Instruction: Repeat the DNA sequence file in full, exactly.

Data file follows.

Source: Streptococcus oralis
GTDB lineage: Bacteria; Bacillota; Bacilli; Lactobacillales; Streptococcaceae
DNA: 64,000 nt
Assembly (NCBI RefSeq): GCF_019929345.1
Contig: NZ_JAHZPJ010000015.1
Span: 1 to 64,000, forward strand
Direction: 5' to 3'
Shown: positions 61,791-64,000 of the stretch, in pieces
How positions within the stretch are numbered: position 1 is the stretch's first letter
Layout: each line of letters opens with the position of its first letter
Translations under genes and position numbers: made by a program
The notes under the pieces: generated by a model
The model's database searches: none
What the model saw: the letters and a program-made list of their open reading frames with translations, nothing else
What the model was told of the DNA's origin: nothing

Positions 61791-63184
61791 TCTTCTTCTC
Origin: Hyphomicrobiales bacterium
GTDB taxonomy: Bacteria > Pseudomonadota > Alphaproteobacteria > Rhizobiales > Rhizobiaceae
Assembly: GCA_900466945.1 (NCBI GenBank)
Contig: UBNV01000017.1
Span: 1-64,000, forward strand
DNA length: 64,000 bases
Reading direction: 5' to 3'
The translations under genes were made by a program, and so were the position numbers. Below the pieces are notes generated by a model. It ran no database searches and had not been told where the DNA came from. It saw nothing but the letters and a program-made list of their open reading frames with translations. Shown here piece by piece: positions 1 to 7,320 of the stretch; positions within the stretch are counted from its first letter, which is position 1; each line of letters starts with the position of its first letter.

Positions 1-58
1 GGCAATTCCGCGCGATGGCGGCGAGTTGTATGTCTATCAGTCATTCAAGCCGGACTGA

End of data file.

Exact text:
Source: Streptococcus oralis
GTDB lineage: Bacteria; Bacillota; Bacilli; Lactobacillales; Streptococcaceae
DNA: 64,000 nt
Assembly (NCBI RefSeq): GCF_019929345.1
Contig: NZ_JAHZPJ010000015.1
Span: 1 to 64,000, forward strand
Direction: 5' to 3'
Shown: positions 61,791-64,000 of the stretch, in pieces
How positions within the stretch are numbered: position 1 is the stretch's first letter
Layout: each line of letters opens with the position of its first letter
Translations under genes and position numbers: made by a program
The notes under the pieces: generated by a model
The model's database searches: none
What the model saw: the letters and a program-made list of their open reading frames with translations, nothing else
What the model was told of the DNA's origin: nothing

Positions 61791-63184
61791 TCTTCTTCTC
Origin: Hyphomicrobiales bacterium
GTDB taxonomy: Bacteria > Pseudomonadota > Alphaproteobacteria > Rhizobiales > Rhizobiaceae
Assembly: GCA_900466945.1 (NCBI GenBank)
Contig: UBNV01000017.1
Span: 1-64,000, forward strand
DNA length: 64,000 bases
Reading direction: 5' to 3'
The translations under genes were made by a program, and so were the position numbers. Below the pieces are notes generated by a model. It ran no database searches and had not been told where the DNA came from. It saw nothing but the letters and a program-made list of their open reading frames with translations. Shown here piece by piece: positions 1 to 7,320 of the stretch; positions within the stretch are counted from its first letter, which is position 1; each line of letters starts with the position of its first letter.

Positions 1-58
1 GGCAATTCCGCGCGATGGCGGCGAGTTGTATGTCTATCAGTCATTCAAGCCGGACTGA